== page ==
Visiting Boosmansbos

This is a hiker’s, birder’s and flower lover’s paradise. A place to take time to smell the flowers and soak in the tranquillity. There’s a wonderful campsite near the entrance gate and three rustic cottages in Grootvadersbosch. From there you can set out on several hiking trails through the forested lowlands and deep ravines. Or take a mountain bike trail through the heathland of the upper section of the reserve.

However, to really see the flowers you need to shoulder a pack and head up even further. It’s hard to drag yourself away from the shaded walks and deep pools of Grootvadersbosch, but trust me, it’s worth it. There are 64km of paths in the wilderness area, with two major routes. The most popular is the circular 27km, two-day circular route up Loerklip and back down Saagkuilkloof. A couple of old stone structures at Helderfontein can be used as shelter, but otherwise you’re out in the wilds on your own. It’s not a place to be taken lightly. The mountains are high and steep, the mist and rain can roll in rapidly, the path is narrow and often difficult to tread and the fynbos scratches your legs and arms. There are a couple of suggested campsites – close to perennial streams – but you’re free to explore at will. Scaling the peaks, beat through the bush to admire a particularly outstanding king protea or lily, swim in deep rock pools or lie out under the spectacular starlit skies. The great jutting crags and spires of the Cape Fold Belt will be all around you. You’ll be all alone amid hillsides ablaze with dazzling flowers and sunbirds. It’s simply magic.

Call 021 483 0190, or visit

The Klein Karoo and Swartberg Mountains

Think the Klein Karoo is only a lifeless semi-desert? Well get on your haunches and see the floral splendour. This may not be an obvious place for flower spotting, but the veld bursts into colour a few weeks after the rains.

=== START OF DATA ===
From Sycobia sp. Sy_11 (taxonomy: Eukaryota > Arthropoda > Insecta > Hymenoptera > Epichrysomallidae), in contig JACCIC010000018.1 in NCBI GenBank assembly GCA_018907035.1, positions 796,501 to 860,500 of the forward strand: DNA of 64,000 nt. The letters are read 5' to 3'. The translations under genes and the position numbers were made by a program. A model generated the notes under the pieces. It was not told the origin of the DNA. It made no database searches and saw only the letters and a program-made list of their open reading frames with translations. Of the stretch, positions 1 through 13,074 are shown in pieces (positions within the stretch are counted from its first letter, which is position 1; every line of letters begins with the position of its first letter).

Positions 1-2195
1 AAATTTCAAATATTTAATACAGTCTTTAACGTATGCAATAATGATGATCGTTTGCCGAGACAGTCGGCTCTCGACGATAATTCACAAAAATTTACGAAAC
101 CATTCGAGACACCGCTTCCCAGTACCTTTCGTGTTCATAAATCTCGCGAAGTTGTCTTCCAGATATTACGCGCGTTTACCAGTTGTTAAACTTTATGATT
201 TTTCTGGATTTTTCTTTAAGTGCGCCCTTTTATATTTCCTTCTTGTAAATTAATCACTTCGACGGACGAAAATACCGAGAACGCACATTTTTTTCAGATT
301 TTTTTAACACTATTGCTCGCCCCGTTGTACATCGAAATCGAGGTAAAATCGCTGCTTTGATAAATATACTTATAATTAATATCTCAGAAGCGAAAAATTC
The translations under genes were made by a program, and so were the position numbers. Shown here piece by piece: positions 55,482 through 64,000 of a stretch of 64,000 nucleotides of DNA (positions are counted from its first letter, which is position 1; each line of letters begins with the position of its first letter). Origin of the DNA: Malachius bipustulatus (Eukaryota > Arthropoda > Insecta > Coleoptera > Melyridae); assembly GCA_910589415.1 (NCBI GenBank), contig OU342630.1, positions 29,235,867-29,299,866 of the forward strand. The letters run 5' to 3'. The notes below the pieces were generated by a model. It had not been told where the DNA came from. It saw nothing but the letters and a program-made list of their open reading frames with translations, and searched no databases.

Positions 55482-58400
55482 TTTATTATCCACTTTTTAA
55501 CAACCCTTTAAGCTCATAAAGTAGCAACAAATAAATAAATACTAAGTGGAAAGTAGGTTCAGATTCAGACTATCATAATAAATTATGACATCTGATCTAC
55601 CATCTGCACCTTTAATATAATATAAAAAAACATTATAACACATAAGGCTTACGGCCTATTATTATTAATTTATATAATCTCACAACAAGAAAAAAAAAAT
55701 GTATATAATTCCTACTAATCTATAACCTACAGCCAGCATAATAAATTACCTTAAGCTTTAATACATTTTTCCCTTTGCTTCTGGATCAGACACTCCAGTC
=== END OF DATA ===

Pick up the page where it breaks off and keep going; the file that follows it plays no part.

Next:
If you need to get up to speed with what’s what, sign up for one of Louis Jordaan’s floral interpretative tours. Louis is an absolute fundi, with a contagious passion for the Karoo that brings the veld to life. To the untrained eye, Karoo vegetation - particularly when not in flower - looks grey and drab. But after a little bit of explanation on how these plants are adapted to the hot, arid environment, you’ll soon be on squatting down, learning about the symbiotic nurse/patient relationships in the little colonies of plants. The way the taller plants shelter the smaller ones, all simultaneously benefiting the little communal mound that they inhabit.

You’ll soon spot that plants of the same species are more or less evenly spaced across the plain. You’ll discover little succulents hidden under dead timber and see the termites removing seeds and leaves to their mounds. It’s a new world. Here a tiny purple saffron flower; there a fleshy succulent with a ‘window’ that allows it to expand and use any available water. The adaptations to this inhospitable environment are fascinating.

After a few hours on Minwater farm you can set out with new eyes on a hiking trail in the mountains. You’ll not only appreciate the obvious stuff, but also understand the complexity and fragility of this incredible habitat.

Call 044 279 1285 or visit

Nightjar Travel